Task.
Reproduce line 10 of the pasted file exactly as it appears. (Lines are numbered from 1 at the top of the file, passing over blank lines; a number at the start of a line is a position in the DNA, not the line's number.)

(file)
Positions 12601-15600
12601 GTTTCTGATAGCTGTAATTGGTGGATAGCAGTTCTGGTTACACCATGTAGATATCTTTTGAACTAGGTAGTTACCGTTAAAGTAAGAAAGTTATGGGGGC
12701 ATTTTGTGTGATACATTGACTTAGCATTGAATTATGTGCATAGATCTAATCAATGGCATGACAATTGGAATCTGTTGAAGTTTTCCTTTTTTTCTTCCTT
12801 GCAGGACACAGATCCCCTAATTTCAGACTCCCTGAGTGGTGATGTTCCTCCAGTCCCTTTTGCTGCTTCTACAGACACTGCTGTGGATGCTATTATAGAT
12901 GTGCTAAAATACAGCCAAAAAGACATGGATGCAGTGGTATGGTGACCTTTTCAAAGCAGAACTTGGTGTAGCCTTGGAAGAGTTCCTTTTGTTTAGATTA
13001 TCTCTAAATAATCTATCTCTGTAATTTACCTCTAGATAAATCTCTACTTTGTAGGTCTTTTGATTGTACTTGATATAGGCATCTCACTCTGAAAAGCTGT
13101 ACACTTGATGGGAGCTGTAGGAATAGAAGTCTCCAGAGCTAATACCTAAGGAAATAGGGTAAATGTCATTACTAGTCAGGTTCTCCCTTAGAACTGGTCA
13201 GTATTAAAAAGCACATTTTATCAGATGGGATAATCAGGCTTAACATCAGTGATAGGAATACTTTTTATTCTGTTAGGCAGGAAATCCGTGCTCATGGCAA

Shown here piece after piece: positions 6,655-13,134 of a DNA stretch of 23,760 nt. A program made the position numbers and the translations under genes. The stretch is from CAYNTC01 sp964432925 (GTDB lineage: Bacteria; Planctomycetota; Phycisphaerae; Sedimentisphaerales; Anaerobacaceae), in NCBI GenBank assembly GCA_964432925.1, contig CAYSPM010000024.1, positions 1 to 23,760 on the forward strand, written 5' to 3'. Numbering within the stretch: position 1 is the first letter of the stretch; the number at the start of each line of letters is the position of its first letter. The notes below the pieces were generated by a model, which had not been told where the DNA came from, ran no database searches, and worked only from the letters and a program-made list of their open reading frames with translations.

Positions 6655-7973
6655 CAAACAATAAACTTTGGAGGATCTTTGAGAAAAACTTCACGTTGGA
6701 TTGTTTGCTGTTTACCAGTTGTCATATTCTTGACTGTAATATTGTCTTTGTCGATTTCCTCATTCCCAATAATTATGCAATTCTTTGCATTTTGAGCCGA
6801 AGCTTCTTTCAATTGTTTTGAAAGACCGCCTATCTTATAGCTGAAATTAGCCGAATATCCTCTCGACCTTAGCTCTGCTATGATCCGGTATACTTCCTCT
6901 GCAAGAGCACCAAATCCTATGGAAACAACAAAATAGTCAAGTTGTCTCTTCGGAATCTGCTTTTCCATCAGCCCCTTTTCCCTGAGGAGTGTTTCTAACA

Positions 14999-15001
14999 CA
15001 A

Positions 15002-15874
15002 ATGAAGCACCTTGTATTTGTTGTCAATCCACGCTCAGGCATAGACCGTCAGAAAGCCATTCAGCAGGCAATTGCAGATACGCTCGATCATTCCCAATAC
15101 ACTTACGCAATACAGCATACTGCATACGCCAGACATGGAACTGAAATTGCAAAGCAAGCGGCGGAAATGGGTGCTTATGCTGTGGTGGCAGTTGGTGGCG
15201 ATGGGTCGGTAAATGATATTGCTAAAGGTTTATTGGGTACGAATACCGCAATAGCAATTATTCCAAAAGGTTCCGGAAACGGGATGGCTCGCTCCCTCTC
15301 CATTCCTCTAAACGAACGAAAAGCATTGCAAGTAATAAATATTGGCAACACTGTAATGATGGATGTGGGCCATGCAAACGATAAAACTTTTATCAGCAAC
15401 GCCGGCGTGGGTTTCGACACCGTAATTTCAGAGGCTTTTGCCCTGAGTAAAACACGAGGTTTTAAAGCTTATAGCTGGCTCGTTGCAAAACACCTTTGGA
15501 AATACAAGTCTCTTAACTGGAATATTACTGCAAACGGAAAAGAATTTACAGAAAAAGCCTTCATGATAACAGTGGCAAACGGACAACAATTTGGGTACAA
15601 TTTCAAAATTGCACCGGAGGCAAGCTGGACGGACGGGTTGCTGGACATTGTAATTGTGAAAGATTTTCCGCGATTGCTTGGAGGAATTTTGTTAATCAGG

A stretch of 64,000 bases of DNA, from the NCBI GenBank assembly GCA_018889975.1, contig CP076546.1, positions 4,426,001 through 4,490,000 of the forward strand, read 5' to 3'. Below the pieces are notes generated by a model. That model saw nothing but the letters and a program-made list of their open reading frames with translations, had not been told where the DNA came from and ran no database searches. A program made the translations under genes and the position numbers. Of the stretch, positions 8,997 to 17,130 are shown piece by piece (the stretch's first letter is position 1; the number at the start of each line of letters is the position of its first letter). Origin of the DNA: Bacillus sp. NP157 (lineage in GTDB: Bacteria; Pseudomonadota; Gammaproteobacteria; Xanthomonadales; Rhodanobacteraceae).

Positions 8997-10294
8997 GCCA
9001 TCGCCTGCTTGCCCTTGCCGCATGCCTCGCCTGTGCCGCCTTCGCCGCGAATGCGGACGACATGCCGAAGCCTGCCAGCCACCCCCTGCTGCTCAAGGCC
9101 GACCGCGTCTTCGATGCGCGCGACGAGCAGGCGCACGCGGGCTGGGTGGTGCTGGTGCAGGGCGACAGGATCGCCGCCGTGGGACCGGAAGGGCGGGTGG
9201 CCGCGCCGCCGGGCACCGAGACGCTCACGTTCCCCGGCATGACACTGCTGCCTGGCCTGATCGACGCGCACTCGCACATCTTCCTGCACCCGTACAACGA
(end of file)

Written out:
Positions 6655-7973